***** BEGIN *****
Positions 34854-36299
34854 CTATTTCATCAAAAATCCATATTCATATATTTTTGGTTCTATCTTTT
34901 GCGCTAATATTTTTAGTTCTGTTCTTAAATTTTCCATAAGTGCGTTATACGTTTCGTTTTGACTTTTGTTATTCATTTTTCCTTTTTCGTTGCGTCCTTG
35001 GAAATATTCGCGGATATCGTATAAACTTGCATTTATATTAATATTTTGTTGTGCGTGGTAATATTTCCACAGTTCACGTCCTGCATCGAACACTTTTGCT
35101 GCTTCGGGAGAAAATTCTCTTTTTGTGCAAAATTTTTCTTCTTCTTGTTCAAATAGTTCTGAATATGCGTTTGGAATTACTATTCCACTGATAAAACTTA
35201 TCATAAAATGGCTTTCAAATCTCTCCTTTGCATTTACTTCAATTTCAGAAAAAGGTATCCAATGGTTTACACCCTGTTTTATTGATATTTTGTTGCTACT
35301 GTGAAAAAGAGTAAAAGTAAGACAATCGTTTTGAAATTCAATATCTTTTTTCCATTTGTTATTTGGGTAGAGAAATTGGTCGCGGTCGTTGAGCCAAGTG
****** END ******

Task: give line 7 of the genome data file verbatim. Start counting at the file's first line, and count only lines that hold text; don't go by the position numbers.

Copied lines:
35301 GTGAAAAAGAGTAAAAGTAAGACAATCGTTTTGAAATTCAATATCTTTTTTCCATTTGTTATTTGGGTAGAGAAATTGGTCGCGGTCGTTGAGCCAAGTG